Here's the thing with my biggest mistakes, at least prior to 2005: if any of them had turned out differently, it's highly likely that I would not have wound up meeting my wife, which means that my kids would not be my kids. And, while they are both capable of being tremendous pains in the ass (as is my wife on rare occasions), they are still my favorite people in the whole world. Point being, it's hard to feel too bad about any past decisions.

That said, there were certainly mistakes that, at some point, I regretted to a large degree. In no particular order, the top three would be:

  • Going to Mizzou instead of Yale, Michigan, or Duke. I got into all four schools --- hooray for being valedictorian at a tiny, crappy public school! --- but Mizzou predictably offered me much more money, and I listened to my mom's argument that I should stay closer to home. (Why, mom? WHY?!?!?!) Then I got to MU, dicked around, lost most of my scholarship money, and wound up transferring (twice!) before I was finally done. Probably not the greatest decision anyone ever made.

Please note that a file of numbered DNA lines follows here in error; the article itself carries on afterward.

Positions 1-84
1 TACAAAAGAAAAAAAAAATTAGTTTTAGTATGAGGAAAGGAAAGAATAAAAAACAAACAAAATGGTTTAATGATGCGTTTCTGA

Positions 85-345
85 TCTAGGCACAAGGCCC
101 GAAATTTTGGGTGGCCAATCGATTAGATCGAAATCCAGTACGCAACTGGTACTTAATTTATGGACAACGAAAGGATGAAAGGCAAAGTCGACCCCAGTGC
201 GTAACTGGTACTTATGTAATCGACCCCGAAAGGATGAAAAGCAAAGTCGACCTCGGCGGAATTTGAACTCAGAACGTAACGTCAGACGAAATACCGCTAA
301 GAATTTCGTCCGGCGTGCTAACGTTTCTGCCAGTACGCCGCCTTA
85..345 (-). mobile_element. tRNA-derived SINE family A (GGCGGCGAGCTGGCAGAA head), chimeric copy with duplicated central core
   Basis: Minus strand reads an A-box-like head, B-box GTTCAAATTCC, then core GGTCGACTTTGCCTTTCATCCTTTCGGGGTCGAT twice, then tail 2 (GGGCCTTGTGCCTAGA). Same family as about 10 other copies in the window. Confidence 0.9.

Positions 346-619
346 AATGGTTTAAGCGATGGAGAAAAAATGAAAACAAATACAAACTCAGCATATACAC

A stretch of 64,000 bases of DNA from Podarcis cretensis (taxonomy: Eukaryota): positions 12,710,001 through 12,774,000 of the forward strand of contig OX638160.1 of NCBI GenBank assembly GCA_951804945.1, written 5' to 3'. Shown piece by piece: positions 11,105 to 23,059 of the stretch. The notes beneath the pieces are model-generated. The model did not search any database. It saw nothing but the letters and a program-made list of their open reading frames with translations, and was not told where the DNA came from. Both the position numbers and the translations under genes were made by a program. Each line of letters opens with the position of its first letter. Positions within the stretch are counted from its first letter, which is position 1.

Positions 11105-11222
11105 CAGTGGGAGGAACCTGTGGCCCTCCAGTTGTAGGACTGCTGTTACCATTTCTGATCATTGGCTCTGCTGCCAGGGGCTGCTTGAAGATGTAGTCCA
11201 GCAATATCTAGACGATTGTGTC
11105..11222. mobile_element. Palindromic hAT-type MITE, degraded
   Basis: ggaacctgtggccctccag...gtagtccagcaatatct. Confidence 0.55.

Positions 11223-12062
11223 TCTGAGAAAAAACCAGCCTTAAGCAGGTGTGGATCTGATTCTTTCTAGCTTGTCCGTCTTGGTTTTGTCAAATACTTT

• Marrying my first wife. We'd dated for a couple years and, more importantly, I was working in a jewelry store, so there was never going to be a more cost-effective time to propose. It wasn't long into the marriage before my "starter wife" jokes were less jokey and more foreshadowy. Lesson learned: In matters of the heart, just as in matters of NFL linebackers, cost-effective is not an argument in favor doing something.
  • Not taking advantage of more opportunities in law school. I really just wanted to be done with school and out of St. Louis forever, so I took a quick, easy path through school rather than taking part in clinics or externships or whatever. Considering the insane cost of law school, I definitely wish I'd gotten a little more bang for my buck.